Glory Movie Summary
Glory–based on the 54th Massachusetts Volunteer Infantry: the first unit of the U.S. Army made up entirely of black soldiers–takes place during the Civil War. This story of brave black soldiers, is told through the eyes of a white man. In 1989, there was but one white actor who possessed the qualities necessary to play emissary and spokesman for all African-Americans, only one man who had the gravitas one would expect of Surrogate Negro. That actor was Matthew Broderick, of Project X and War Games fame.
Matthew Broderick plays Robert Gould Shaw, one of the only historical figures in this movie based on history. Shaw was born in 1837 in Boston to a family of great wealth and social and political prominence. Shaw’s parents were abolitionists, and Shaw took up the family cause by dropping out of Harvard, and taking a commission as an infantry officer shortly after the Civil War began.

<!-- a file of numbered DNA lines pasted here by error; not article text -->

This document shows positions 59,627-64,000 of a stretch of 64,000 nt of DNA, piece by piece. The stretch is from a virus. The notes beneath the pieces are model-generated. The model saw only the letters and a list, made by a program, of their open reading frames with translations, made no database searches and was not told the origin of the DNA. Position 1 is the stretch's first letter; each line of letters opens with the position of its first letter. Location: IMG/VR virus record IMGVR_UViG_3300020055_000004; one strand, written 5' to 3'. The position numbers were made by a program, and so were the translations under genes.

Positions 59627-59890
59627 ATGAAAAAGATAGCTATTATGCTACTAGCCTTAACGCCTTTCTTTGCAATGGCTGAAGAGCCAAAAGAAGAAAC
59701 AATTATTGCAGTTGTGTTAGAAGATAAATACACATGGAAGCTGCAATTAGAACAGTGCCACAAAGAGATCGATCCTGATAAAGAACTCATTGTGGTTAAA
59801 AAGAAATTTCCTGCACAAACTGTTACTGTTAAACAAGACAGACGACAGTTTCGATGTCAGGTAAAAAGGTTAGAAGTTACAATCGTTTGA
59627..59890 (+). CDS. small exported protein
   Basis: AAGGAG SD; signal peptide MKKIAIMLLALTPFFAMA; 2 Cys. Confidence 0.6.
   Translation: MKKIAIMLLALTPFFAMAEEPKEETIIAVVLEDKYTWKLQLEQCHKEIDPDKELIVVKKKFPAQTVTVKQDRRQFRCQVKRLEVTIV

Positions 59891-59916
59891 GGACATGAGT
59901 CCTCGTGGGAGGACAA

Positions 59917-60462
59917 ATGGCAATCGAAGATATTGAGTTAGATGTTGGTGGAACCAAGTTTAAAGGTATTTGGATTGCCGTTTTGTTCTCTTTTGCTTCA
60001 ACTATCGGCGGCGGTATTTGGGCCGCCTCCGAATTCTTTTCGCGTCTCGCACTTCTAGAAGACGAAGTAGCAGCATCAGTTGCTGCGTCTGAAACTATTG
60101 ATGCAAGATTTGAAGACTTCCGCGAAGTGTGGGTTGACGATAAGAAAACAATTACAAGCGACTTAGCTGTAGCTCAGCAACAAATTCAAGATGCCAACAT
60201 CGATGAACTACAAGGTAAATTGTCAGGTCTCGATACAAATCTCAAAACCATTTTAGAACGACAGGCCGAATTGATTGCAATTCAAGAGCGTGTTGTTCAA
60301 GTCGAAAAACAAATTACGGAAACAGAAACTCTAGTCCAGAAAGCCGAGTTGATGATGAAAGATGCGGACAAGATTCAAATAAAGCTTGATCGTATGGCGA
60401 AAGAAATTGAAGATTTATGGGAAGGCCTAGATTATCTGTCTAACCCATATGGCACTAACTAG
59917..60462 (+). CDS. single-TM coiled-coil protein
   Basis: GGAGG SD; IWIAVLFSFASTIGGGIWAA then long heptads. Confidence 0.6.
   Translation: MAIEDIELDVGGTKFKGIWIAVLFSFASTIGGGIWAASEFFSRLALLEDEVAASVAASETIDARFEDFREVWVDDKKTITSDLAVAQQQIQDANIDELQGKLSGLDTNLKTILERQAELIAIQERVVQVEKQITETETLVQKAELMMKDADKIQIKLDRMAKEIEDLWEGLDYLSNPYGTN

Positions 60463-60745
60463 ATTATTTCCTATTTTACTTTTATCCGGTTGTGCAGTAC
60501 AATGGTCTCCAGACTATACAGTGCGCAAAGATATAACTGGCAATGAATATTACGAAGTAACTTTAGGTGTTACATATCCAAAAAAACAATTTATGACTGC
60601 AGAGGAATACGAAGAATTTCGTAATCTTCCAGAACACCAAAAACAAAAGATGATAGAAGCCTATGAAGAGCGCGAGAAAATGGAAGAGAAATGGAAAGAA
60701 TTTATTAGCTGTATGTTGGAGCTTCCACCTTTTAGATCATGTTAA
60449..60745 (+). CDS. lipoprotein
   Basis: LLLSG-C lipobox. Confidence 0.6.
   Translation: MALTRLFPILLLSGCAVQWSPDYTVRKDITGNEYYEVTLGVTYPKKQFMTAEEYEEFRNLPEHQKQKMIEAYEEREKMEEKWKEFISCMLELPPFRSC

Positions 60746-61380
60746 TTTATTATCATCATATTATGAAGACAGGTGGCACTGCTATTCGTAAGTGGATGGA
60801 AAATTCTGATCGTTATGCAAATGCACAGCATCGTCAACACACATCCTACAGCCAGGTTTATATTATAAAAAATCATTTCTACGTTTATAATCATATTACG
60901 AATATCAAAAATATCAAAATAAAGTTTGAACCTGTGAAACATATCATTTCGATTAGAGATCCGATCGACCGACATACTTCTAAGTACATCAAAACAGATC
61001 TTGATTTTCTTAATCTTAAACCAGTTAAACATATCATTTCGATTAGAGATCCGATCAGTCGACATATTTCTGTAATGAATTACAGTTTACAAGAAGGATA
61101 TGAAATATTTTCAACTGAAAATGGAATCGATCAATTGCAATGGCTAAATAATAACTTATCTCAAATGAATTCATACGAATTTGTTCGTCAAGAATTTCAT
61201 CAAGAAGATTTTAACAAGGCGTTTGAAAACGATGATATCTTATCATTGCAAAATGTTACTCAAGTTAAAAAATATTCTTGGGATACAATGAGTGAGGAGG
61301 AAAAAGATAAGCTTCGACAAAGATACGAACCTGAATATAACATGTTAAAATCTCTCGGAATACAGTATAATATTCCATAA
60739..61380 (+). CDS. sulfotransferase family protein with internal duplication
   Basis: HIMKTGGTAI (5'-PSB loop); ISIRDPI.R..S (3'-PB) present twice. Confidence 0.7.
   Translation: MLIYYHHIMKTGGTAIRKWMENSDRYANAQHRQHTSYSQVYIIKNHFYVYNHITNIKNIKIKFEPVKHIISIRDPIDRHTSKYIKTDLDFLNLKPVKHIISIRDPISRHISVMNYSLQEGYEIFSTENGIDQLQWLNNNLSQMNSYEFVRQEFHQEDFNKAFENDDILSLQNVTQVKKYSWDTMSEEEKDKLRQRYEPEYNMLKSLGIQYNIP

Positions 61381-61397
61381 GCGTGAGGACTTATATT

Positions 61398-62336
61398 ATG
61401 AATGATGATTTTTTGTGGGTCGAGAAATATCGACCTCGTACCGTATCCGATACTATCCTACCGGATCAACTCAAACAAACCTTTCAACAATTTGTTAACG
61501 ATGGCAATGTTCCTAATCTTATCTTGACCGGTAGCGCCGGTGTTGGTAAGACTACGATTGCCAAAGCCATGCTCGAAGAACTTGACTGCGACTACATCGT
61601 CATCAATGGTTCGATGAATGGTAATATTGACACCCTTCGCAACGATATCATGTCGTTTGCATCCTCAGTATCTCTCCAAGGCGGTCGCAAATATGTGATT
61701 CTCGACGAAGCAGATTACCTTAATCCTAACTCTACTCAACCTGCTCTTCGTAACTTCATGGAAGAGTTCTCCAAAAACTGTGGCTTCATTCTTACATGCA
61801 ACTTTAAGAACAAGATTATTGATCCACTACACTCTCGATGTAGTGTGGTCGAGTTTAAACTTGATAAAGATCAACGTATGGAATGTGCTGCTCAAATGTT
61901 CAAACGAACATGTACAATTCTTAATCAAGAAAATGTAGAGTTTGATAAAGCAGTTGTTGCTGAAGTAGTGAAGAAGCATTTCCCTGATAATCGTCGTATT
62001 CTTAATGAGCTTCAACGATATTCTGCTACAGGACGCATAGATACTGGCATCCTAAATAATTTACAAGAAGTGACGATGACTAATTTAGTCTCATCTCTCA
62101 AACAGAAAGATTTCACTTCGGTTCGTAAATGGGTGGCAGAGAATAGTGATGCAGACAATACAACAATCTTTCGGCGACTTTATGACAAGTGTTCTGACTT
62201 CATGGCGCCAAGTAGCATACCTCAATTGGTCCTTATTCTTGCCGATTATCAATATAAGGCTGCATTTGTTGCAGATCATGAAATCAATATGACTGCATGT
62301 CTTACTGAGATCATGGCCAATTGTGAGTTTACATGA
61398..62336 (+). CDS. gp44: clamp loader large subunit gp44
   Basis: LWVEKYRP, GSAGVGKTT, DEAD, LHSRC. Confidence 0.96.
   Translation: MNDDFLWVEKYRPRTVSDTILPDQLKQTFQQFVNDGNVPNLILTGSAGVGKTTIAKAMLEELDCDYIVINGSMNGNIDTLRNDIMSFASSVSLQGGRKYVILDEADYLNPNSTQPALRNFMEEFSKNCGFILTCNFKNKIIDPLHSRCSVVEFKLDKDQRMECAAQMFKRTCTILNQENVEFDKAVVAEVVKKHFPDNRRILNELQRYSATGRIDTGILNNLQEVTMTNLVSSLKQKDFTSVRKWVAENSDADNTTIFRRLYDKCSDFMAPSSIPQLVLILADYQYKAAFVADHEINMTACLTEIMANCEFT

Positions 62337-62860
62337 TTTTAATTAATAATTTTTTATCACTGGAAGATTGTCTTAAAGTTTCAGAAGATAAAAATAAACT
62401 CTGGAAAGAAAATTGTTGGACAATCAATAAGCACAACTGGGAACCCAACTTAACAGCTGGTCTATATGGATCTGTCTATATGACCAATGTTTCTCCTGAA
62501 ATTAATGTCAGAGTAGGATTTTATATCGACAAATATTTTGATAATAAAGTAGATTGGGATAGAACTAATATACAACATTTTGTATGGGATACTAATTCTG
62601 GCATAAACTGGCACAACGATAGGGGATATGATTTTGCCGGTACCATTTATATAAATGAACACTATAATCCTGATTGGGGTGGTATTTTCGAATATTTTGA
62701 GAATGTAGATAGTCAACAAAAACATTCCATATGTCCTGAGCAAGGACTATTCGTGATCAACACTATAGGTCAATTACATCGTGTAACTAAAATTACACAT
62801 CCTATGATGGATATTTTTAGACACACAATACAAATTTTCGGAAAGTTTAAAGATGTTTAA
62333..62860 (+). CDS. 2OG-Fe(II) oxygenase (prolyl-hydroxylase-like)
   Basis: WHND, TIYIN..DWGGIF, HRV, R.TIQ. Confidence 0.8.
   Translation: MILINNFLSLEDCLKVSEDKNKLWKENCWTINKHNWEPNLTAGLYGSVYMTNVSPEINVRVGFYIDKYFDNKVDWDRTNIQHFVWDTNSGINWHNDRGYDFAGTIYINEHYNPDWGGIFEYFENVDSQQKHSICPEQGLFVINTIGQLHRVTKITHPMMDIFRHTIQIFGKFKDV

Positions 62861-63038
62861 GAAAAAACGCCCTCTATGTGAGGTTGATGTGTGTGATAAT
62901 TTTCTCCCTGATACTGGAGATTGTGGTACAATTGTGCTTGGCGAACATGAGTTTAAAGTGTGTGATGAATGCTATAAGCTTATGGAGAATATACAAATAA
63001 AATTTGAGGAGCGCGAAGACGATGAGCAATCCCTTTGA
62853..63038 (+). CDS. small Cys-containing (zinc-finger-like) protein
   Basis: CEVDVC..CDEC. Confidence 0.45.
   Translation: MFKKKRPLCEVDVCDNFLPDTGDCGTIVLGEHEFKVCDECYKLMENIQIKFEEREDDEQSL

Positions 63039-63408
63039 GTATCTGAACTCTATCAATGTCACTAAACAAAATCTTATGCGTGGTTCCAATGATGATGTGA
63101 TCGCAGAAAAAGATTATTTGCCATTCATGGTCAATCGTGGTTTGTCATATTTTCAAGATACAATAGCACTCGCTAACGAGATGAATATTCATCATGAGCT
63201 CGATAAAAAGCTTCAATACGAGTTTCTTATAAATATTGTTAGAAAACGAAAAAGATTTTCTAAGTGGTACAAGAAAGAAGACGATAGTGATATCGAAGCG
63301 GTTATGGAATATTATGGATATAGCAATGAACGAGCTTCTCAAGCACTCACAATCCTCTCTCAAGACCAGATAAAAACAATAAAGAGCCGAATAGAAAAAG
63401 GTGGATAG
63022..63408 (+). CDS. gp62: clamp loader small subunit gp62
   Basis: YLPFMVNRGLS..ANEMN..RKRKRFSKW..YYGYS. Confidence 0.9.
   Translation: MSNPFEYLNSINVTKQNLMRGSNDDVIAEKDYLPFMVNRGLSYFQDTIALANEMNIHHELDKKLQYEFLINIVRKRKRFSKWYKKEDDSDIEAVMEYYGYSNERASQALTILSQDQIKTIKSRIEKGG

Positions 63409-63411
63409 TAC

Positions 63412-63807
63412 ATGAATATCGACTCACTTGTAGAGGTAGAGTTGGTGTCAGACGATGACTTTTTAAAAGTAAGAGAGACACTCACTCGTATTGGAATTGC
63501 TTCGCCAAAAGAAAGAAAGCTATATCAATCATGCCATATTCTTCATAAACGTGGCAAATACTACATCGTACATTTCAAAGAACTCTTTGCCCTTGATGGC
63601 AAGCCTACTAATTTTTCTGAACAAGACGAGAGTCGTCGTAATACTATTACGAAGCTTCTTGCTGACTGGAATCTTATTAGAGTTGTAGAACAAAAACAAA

Glory begins with Shaw, now a captain, leading an infantry unit at the Battle of Antietam, which would become the bloodiest single day in our nation’s history, with about 23,000 casualties. Shaw suffers a minor flesh wound to his neck, but a greater wound to his psyche. He spends the rest of the movie wrestling with PTSD, or in playground terminology: whether or not to puss out. After the horrors he witnessed in the battle field and army hospital, Shaw now spills punch onto his dress blues any time a servant closes a shutter.read full summary
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